Shoulder care

10.108 It is not surprising that shoulder injuries are almost universal among bodybuilders and lifters. ^ere is a catalog of errors that almost all trainees are guilty of to some extent. Some of the errors have even been religiously promoted for decades by some trainers. ^e cost in terms of injuries is beyond measure. Be informed, apply what you learn, ignore those who promote destructive exercises, and save your shoulders.

10.109 While some people, over the short and medium term, may not appear to be suffering harm, watch out over the long term. Exercises notorious for causing shoulder harm include the press behind neck, upright row, lateral raise (especially with the little finger above the thumb), pulldown and pullup behind the neck, fly for the pecs, and pec deck work. ^ere are very few experienced trainees who have not invested a lot of application in one or more of these exercises. Some of these movements are also very harmful for the rotator cuff.

10.110 ^e press behind neck is a traditional shoulder exercise, but one usually confined to trainees in their teens and twenties. Due to shoulder pain it is dropped from the routines of many people as they move into their thirties and beyond. ^e press behind neck is very severe on the shoulders, and is probably at the root of many shoulder and rotator-cuff problems. I do not recommend this exercise, not even for the very young. It is best not to start incubating shoulder problems in the first place, even though no apparent damage is felt to begin with.

10.111 Shoulder damage is also caused by potentially sound exercises which are ruined by distortions. ^ese include the very wide grip bench press and overhead press, dip with the knuckles facing in, very wide grip dip, rockbottom dip, bench press too high on the chest or to the neck, any press that uses an excessive range of motion (including the dumbbell bench press), and the pulldown or pullup to the front but with a very wide grip.

10.112 For lanky trainees the conventional range of motion on bench presses, especially with a close grip, is probably excessive and will cause shoulder problems.

10.113 ^en there is very poor form in a good exercise that uses a safe grip. Such destroyers include not keeping tight at the arms-straight position in the pulldown, pullup or row, wrong bar path in the bench press, swinging and arching in the barbell curl, and slamming into the lockout of pressing moves.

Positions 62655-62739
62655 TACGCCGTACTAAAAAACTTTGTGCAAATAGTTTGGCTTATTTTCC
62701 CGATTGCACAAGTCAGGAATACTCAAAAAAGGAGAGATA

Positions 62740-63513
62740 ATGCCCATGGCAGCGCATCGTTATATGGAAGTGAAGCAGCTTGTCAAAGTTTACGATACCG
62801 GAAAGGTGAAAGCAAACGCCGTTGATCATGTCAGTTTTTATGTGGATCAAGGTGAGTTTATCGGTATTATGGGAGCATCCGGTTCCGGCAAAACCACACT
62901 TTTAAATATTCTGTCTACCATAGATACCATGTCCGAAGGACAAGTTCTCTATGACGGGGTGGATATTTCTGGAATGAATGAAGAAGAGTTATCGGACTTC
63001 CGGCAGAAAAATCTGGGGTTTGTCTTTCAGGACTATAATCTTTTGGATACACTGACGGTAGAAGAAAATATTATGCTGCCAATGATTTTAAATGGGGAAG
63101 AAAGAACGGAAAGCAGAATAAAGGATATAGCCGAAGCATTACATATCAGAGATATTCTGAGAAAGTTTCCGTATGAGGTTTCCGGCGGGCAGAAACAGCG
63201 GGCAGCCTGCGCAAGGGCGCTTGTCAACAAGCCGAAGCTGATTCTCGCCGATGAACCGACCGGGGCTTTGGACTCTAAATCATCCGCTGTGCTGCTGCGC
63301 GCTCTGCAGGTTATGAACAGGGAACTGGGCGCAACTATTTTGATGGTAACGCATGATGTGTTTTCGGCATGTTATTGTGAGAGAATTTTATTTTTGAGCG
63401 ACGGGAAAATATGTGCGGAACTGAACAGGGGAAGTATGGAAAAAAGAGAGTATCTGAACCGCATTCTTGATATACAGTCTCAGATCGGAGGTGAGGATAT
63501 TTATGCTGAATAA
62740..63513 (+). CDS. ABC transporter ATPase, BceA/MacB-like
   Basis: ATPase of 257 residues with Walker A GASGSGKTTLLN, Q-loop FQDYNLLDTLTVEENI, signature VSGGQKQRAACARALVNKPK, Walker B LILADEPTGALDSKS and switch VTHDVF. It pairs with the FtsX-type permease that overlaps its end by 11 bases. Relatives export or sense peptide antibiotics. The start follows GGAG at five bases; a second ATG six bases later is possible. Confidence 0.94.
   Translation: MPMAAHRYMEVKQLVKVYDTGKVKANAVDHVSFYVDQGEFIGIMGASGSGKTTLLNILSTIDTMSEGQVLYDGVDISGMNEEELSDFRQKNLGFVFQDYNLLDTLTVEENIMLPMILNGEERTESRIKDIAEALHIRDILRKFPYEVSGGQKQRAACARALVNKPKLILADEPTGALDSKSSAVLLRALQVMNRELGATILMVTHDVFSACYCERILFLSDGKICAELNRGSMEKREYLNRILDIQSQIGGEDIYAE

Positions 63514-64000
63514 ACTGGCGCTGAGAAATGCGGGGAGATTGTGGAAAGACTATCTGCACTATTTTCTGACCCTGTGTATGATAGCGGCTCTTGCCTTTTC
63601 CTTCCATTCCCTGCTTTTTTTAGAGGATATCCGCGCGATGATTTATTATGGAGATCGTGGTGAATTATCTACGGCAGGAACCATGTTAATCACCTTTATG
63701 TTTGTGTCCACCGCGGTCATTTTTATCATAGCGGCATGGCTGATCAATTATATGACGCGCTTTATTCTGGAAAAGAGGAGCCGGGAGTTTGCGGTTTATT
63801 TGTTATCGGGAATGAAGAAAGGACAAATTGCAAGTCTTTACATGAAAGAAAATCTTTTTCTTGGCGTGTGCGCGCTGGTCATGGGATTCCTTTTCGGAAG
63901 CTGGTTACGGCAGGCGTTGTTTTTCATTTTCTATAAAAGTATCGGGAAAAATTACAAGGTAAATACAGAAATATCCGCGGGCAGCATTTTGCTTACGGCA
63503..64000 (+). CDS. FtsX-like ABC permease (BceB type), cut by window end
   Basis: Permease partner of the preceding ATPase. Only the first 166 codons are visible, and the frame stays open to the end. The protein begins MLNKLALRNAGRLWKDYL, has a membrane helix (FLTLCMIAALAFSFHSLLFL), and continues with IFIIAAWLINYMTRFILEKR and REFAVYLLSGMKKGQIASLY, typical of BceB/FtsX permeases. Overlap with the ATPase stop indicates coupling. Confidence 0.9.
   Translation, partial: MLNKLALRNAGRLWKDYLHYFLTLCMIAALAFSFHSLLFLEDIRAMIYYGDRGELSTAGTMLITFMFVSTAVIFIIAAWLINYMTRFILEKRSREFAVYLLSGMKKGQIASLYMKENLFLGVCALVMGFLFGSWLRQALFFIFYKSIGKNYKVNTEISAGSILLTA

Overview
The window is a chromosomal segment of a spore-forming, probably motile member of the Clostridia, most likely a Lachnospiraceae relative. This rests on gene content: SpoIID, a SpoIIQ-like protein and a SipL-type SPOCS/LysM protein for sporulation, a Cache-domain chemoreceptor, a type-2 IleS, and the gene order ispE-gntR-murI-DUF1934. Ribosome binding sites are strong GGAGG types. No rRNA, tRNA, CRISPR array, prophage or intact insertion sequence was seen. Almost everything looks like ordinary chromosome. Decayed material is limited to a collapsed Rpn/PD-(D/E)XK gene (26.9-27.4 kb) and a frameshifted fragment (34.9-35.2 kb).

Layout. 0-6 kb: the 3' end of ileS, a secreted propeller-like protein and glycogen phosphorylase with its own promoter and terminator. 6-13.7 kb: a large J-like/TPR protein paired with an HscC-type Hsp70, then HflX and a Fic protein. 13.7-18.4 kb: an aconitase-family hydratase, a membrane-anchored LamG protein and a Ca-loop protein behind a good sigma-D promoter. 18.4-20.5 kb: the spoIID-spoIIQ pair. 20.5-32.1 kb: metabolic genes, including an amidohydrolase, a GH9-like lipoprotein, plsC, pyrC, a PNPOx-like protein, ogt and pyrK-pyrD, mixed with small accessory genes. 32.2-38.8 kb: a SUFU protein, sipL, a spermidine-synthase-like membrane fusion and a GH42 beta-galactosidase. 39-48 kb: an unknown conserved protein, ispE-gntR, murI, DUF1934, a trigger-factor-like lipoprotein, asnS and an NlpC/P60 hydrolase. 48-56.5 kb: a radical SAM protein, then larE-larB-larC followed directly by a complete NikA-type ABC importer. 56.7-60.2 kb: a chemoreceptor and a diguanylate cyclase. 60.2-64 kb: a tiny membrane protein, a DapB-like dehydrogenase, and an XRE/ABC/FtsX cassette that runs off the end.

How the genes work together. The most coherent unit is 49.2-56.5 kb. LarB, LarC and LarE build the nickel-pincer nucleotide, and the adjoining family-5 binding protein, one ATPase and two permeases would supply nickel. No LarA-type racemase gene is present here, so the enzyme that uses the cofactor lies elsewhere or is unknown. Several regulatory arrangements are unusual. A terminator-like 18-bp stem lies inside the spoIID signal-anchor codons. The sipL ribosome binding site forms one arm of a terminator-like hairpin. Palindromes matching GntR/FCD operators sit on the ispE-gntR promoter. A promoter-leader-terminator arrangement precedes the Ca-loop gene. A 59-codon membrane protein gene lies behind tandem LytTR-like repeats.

10.114 Excessive training volume or frequency will damage your shoulders. Any shoulder, chest or back exercise heavily works your shoulders. Even on an abbreviated program—where, for example, you train each exercise once a week but while training three times a week altogether—you can overtrain your shoulders. Bench press on Monday, dumbbell row on Wednesday, and press on Friday, means three shoulder workouts per week. ^at will wear down even a superman's shoulders, eventually. Even two demanding shoulder workouts a week is too much for some people. Be careful how you structure your weekly training schedule. Give your shoulders plenty of recovery time.

10.115 Inadequately warming up your shoulders before performing any very demanding exercise for them will cause damage.

10.116 An excessive imbalance between the external (weaker) and internal (stronger) rotator muscles of the shoulders will produce shoulder problems. ^is, on top of the other sources of shoulder havoc just outlined, sets you up for rotator cuff problems. Train the L-fly once or twice a week, to strengthen your shoulder external rotators.

10.117 Rigorously analyze your exercise program, and discover where you are harming your shoulders. Rectify the problems, and you will hugely reduce the chances of shoulder problems ever impeding your training progress.

Getting Started With Dumbbells

Getting Started With Dumbbells

The use of dumbbells gives you a much more comprehensive strengthening effect because the workout engages your stabilizer muscles, in addition to the muscle you may be pin-pointing. Without all of the belts and artificial stabilizers of a machine, you also engage your core muscles, which are your body's natural stabilizers.

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